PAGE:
This week Tanda Tula added a little twist to their #trackitthursday. This week you were asked to listen to a bird call and guess what it was. The hint: these beautiful birds are plentiful during summer months in the Timbavati.
The answer: the woodland kingfisher. This small and colourful bird is easily distinguished by its bright blue feathers on the back, wing panels and tail, and its black shoulders with a white belly. While it has similar markings to a mangrove kingfisher, the woodland has a red upper beak and black lower mandible as opposed to the all red beak of the mangrove.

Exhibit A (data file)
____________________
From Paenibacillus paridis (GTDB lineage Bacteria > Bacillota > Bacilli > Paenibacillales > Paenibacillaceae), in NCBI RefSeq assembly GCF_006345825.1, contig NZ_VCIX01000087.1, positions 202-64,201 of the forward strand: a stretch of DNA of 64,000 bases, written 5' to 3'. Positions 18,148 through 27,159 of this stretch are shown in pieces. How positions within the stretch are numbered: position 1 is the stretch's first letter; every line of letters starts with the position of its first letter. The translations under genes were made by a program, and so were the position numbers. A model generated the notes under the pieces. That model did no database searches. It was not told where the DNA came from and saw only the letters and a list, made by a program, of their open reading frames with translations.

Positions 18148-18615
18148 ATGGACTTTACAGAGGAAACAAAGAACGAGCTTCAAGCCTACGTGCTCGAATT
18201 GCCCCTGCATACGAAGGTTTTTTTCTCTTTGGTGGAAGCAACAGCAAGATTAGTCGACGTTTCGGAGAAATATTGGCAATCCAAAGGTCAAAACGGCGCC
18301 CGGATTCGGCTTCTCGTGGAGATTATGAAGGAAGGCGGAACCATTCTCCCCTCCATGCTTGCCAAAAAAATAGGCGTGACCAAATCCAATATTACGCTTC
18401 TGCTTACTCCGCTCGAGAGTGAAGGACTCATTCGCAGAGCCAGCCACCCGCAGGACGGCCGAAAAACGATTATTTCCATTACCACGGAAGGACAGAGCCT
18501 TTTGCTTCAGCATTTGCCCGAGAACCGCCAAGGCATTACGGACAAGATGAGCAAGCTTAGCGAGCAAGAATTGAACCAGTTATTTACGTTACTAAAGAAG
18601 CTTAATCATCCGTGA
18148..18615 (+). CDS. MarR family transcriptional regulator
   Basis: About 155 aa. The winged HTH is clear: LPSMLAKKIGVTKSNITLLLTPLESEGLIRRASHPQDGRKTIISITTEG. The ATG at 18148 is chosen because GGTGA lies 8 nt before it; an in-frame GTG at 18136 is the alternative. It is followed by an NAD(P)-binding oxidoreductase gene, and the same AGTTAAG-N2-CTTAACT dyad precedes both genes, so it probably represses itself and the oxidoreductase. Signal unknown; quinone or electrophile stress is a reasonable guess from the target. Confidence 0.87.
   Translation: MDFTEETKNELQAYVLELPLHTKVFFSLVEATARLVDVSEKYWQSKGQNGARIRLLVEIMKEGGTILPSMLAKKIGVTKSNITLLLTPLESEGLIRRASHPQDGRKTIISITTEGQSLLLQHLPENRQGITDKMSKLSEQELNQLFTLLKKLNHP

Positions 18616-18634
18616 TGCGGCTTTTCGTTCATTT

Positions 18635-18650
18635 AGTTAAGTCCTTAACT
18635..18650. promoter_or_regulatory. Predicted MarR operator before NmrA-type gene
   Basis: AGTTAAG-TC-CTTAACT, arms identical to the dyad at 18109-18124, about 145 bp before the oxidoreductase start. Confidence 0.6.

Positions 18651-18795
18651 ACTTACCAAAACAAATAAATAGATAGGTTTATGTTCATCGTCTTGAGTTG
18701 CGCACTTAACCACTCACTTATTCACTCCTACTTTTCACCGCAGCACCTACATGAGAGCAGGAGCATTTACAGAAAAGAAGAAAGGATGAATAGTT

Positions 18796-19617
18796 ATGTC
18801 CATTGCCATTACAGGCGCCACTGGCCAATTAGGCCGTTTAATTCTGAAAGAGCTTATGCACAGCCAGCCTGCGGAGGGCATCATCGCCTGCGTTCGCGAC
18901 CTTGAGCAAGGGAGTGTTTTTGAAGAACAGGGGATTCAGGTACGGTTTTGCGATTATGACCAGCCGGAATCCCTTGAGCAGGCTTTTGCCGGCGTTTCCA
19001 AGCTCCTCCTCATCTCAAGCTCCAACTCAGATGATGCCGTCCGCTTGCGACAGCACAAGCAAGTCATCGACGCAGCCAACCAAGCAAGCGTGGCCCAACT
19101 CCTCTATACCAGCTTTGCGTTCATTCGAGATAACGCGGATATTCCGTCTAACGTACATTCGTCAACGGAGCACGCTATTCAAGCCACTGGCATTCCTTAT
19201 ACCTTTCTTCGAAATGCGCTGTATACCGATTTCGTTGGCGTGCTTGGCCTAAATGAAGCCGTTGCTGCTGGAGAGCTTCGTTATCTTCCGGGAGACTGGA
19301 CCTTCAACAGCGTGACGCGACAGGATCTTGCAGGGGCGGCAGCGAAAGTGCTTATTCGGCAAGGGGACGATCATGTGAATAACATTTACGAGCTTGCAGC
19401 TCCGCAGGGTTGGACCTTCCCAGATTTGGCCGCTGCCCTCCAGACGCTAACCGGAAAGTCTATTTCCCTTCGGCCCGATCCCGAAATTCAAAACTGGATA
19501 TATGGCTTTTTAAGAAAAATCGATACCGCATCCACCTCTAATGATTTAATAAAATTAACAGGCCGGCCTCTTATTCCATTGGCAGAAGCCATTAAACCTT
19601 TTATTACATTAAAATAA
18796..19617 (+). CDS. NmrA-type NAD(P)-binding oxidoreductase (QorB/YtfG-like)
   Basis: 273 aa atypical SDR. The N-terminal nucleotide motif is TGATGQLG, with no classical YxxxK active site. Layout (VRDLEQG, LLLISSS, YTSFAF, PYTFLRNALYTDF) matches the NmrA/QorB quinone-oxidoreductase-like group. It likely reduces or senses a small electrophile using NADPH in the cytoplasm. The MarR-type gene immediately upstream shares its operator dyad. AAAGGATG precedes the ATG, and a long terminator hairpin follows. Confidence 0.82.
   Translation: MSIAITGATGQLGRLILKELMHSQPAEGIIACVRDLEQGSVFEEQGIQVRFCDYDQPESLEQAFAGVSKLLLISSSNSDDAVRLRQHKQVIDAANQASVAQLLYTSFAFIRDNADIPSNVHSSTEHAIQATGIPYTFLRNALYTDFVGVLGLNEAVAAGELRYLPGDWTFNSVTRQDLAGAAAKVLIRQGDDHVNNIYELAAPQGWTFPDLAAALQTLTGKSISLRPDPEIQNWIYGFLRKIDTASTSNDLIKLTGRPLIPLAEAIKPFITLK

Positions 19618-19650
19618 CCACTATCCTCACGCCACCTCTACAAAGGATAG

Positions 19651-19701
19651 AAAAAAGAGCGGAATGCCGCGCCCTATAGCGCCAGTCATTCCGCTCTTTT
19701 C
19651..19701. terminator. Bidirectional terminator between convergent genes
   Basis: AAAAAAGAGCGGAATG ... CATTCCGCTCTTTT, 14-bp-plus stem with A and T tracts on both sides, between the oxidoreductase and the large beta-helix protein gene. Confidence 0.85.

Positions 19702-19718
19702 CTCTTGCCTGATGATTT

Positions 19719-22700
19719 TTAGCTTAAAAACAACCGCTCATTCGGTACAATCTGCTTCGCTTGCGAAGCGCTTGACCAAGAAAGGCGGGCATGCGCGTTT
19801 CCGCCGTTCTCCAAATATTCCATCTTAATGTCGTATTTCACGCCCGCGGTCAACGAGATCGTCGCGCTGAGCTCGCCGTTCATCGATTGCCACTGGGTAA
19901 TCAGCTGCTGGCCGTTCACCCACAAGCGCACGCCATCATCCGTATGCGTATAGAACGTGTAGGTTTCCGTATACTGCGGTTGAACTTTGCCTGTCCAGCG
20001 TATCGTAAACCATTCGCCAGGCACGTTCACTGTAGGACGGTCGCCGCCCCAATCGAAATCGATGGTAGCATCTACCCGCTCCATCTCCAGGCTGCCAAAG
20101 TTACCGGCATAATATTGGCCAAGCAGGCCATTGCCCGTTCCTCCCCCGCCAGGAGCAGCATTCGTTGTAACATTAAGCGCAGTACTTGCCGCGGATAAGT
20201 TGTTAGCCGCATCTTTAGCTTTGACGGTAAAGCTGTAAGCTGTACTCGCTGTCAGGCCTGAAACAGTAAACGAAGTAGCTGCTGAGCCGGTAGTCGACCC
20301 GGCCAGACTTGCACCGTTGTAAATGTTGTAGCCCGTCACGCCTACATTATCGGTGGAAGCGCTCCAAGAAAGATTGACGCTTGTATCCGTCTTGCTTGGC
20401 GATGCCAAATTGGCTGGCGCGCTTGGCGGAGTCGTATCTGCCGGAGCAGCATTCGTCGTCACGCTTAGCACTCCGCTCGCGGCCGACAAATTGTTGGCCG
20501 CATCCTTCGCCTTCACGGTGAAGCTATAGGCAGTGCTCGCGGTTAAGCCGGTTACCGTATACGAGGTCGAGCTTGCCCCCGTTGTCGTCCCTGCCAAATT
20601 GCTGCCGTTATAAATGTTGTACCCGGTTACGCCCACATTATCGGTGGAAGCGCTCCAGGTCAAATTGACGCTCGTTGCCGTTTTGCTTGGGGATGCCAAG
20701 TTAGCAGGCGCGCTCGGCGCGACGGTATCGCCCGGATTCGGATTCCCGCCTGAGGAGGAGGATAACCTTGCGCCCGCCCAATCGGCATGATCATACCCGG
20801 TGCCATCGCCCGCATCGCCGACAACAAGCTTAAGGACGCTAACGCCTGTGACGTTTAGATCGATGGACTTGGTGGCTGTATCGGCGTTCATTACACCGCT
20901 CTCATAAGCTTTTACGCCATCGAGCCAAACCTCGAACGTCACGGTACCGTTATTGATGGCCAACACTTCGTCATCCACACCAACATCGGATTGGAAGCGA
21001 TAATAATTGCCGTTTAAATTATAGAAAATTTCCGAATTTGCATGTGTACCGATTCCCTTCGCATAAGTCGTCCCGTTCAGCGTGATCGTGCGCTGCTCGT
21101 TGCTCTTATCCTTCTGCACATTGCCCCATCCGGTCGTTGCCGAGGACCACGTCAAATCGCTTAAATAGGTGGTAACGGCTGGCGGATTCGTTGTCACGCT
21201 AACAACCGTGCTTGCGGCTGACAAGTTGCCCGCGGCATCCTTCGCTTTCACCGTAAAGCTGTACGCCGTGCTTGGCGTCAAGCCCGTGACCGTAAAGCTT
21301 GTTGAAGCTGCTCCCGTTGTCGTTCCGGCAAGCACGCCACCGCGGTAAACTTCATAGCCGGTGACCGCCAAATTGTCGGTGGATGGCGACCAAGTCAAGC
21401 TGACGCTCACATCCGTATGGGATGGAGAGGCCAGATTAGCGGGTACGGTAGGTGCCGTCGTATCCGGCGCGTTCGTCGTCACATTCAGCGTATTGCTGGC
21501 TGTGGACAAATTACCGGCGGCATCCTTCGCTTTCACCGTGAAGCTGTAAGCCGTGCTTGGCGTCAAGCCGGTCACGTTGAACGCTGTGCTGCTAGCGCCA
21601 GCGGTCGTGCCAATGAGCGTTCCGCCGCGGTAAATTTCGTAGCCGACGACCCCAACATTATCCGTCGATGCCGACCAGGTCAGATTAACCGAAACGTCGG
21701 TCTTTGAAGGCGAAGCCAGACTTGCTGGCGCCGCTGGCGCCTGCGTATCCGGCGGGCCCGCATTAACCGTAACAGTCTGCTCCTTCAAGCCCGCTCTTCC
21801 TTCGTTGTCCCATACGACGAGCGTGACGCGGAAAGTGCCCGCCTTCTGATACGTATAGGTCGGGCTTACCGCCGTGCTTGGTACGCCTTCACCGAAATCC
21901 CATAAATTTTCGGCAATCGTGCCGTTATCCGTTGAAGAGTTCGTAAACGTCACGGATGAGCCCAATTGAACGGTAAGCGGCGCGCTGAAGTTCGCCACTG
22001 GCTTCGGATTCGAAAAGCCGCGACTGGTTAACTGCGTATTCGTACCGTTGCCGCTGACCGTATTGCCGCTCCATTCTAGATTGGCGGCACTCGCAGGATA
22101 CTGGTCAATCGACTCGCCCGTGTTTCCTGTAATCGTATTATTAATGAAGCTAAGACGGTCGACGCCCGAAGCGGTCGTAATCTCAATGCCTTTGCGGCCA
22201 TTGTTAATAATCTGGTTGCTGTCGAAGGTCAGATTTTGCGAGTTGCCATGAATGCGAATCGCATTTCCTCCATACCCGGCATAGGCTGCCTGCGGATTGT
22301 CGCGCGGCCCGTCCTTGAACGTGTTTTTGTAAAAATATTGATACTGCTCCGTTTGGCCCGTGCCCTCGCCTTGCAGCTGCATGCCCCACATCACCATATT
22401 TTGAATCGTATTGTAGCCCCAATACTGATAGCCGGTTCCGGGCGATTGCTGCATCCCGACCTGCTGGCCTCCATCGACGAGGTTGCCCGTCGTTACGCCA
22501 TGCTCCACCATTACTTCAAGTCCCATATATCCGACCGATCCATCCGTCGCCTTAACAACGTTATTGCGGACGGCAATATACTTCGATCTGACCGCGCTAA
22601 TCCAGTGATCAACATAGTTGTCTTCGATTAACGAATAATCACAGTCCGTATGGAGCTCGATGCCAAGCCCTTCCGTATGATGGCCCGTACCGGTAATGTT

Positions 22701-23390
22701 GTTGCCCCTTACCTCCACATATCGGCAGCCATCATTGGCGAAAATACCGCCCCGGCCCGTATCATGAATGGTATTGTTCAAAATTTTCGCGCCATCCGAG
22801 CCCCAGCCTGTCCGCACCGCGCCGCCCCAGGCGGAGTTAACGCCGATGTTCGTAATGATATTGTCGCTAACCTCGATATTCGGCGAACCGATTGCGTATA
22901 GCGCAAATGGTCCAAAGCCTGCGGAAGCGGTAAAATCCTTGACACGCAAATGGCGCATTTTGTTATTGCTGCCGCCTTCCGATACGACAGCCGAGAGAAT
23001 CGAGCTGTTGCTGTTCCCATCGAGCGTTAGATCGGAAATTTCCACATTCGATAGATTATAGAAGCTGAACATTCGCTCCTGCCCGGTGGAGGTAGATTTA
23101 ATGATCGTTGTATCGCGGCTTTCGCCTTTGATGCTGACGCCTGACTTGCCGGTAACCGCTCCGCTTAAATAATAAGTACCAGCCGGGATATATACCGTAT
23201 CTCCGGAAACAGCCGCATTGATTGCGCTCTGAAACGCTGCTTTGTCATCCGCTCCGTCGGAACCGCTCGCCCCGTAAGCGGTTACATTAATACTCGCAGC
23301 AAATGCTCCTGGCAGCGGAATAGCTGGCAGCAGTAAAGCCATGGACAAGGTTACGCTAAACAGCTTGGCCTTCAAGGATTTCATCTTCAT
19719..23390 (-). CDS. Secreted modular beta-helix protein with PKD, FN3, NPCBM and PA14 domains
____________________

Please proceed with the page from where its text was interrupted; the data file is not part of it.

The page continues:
The woodland kingfisher is commonly found across sub-Saharan Africa and is an intra-African migrant bird. It spends from September to December in Southern Africa and then migrates in the dry season to central Africa. In South Africa it is most commonly found in the Acacia thornveld areas north of Pretoria.
This little guy is quite an adaptable hunter. However it is part of the non-fishing kingfisher group. They hunt mainly insects and small vertebrates such as snakes, frogs and even small birds. It hunts from a perch and once it has spotted its prey, it dives down, grabbing the prey and flies back up to its perch where it usually, well, beats the animal to death.